Monday, January 16, 2012

D&D moving forward...

I'm sure everybody has already heard about the big 5E announcement from Wizards.  I know there are some out there arguing that it isn't 5E but "something different" that should appeal to fans of all editions because that is what the press release said. I don't have the desire to look it up but I believe the exact wording was "the next iteration" of D&D - sounds like 5E to me.  Let me bring this post back on topic at this point.  This is nothing more than me doing what most everyone else had done on this matter - stating my opinion and/or reaction - so here goes.

My Opinion of 4E
I come from a background of many years of experience with A/D&D in one form or another.  I have played many versions of the game throughout the years; it all started in the summer of 1980.  I know all of the versions share many of the same terms and are put together with many of the same parts.  I believe that Wizards took 4E just a bit too far.  In all honesty, 4E would probably be a great game from another company; one to "compete" with the current set of D&D rules.  As a set of D&D rules I think it just simply does not work. 

What Can Wizards Do For Me?
I admit it - I signed up for the playtest offer.  I am always curious about the newest version of the D&D rules.  I must also admit that the days of purchasing the newest A/D&D rules immediately upon release are gone.  I will approach 5E with an caution.  I hope D&D makes a triumphant return but I have my doubts. There are a few things that will definitely make me happy.

  1. Bring back the pdf sale of older editions.
  2. Drop the reliance on miniatures for combat.
  3. Bring back Dragon magazine in print.
  4. Get rid of the spiky, dungeonpunk art.

I am really not that concerned with 5E.  For older edition play, I have either the retroclones - hell, I'm even helping to write one - or the ability to purchase what I do not have from other sources such as ebay, etc.  For new school D&D I have C&C and also Pathfinder.  I even have a decent sized collection of 4E manuals since a co-worker is selling off his collection at $10 a book.  I have all of the bases covered at the moment so 5E is going to have to be pretty nifty for me to buy in.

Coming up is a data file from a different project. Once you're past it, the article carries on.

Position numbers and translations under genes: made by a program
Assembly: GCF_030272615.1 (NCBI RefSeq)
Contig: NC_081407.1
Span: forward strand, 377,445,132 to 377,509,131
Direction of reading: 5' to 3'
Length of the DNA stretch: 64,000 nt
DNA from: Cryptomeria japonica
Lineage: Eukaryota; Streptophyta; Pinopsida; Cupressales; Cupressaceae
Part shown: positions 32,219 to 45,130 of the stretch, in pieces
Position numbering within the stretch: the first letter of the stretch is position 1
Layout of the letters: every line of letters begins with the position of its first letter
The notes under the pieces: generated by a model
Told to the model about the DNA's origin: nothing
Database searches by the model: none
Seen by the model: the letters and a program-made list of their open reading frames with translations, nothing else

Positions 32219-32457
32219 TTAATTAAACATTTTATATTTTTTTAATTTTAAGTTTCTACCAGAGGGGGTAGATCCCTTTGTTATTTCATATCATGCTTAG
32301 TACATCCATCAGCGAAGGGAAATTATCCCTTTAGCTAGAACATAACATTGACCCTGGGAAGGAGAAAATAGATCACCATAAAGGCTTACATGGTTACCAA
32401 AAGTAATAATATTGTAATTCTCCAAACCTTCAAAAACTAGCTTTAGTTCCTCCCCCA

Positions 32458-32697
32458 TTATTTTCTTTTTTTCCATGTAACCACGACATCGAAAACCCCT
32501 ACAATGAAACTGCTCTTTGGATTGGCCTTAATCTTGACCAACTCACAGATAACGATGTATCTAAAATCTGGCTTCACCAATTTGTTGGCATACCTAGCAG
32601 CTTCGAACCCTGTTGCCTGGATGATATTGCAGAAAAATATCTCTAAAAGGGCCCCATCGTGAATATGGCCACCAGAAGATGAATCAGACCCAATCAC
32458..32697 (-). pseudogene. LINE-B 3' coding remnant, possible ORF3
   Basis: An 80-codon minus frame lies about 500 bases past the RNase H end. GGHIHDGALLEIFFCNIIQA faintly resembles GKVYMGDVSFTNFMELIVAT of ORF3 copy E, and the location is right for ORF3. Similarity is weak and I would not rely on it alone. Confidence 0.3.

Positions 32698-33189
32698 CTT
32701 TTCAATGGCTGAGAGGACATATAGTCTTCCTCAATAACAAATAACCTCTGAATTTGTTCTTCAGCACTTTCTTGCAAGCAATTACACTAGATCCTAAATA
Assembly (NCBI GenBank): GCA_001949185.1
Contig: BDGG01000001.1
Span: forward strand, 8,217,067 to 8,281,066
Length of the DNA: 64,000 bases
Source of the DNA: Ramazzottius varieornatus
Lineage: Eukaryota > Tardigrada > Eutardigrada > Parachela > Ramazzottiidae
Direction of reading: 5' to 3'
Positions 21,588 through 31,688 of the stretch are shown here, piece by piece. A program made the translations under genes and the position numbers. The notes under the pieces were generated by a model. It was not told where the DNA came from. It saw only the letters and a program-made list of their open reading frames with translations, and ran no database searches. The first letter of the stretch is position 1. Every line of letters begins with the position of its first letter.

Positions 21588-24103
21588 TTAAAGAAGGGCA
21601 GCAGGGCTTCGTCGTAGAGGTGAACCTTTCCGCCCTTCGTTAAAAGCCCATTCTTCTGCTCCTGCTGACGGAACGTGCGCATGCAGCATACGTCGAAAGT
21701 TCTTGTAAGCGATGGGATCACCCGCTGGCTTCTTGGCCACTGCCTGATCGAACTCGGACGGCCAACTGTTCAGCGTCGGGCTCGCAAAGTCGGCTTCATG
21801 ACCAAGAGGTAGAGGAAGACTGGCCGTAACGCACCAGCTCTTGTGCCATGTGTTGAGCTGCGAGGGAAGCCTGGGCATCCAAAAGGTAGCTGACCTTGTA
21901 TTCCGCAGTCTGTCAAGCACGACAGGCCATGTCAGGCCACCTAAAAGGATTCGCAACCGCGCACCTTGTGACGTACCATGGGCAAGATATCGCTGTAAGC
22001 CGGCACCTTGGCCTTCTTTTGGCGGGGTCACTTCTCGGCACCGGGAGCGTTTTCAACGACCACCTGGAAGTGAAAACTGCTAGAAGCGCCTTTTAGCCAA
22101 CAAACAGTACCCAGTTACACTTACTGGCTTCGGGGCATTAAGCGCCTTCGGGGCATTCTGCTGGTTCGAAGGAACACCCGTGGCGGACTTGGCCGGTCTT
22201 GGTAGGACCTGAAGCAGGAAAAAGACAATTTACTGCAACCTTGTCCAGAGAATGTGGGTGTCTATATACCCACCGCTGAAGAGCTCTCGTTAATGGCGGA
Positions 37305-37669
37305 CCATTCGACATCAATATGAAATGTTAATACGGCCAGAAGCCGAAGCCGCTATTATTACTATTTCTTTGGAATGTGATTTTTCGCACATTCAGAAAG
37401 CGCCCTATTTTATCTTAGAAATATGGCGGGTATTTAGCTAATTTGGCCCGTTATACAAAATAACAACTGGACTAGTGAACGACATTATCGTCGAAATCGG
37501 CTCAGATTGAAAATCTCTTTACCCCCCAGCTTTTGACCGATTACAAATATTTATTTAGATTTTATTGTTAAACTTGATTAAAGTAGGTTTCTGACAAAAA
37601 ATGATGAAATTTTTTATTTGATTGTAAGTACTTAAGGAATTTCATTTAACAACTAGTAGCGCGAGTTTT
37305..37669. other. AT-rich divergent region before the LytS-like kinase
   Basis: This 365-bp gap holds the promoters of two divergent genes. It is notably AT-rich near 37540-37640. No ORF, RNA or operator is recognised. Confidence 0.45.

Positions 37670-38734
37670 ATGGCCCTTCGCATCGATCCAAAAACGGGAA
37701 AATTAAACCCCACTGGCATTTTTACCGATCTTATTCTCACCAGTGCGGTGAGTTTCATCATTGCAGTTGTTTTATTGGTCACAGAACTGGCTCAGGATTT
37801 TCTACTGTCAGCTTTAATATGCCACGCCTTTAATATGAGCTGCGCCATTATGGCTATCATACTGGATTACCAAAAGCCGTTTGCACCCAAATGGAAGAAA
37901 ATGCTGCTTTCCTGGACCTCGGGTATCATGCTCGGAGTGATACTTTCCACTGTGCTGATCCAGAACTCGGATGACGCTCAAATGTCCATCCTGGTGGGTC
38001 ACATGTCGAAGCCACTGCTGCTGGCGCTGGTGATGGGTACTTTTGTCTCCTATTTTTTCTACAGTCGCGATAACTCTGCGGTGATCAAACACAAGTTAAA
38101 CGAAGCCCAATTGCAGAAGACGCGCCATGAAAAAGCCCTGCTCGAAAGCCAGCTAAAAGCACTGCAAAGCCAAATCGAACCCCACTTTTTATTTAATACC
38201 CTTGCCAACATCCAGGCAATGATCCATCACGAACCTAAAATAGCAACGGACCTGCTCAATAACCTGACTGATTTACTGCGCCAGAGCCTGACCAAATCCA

1. Every edition of (A)D&D alienates its fans. Gary had it right with what he was going to do. Consolidate rules, clarify, and tweak. You don't redo. 2E sold poorly because most AD&D players had no reason to switch (why by a stripped down moralized version of AD&D?) 3E did well and it did appeal to many of the 2E fans, but it is not D&D. It is another game with the D&D name. 3.5 managed to keep most of the 3E player base, but moving to 4E lost more than 50% of the previous player base. OGL has allowed Pathfinder to service those players (I really think the OGL was a bad idea and is part of 4E woes.)

    There is no way you are going to get even a majority of all D&D version players to like 5E, or 6E, etc. They are just too different. The best they can hope for is for 5E to be more like D&D 3.75. Something that will bring back 3.5/Pathfinder players and 4E players.

    With 4E, WotC did something smart. They wanted to try and expand the market by appealing to mmorpg players. Much of the mechanics has gone that way (3E layed the groundwork). The problem is that it did not really appeal to the mmo player and drove away your core fans.

    Marketing, PR, advertising, etc is probably the best thing to do to grow the hobby.

    However, if game design is going to be a part of it. You need something easy and flexible. Something that allows the GM to shape the world. It needs to be something that abandons the old class/level based system in favor of a skill based system. It probably should have a point based character creation system so that it is perceived as "fair." There should only be one core rulebook. It should also be available cheaply. Now if only someone had done such a game and put it up on the internet . . . :)

  2. @Darius: That's quite a comment on my post! I believe you are correct in most every aspect of your reply. It is TRUE that every edition of A/D&D alienates fans to varying degrees and numbers. I would have loved to have seen Gygax's AD&D 2E because his ideas were spot on to how the game should have evolved next. Like him or hate him, Gygax should have been in charge of 2E and any other versions until it was no longer possible. Yes, the 2E rules and AD&D rules were mostly compatible but there was a lot lost by de-Gygaxing the game.

    I also agree that there will be no way to get a majority of the D&D players to be big time fans of 5E or 6E. The fan base has been divided and will remain divided. The only question is how many will gravitate this way or that way.

    I disagree about the OGL - actually, I feel it was good and bad. On the plus side, it opened up the official system (mostly) and created a flood of creativity in products, sharing of ideas, and the ability to use someone else's open segments of their products in your products. With the good also came the bad - supplemental and add on products by third parties that were just total crap or rushed to the market to ride the latest wave. Some products sounded really good so if you bought them before word of their suckitude got out then you just stuck with a turd. This reminds of the bloat and expansion that took place during the 2E days and we know how that turned out.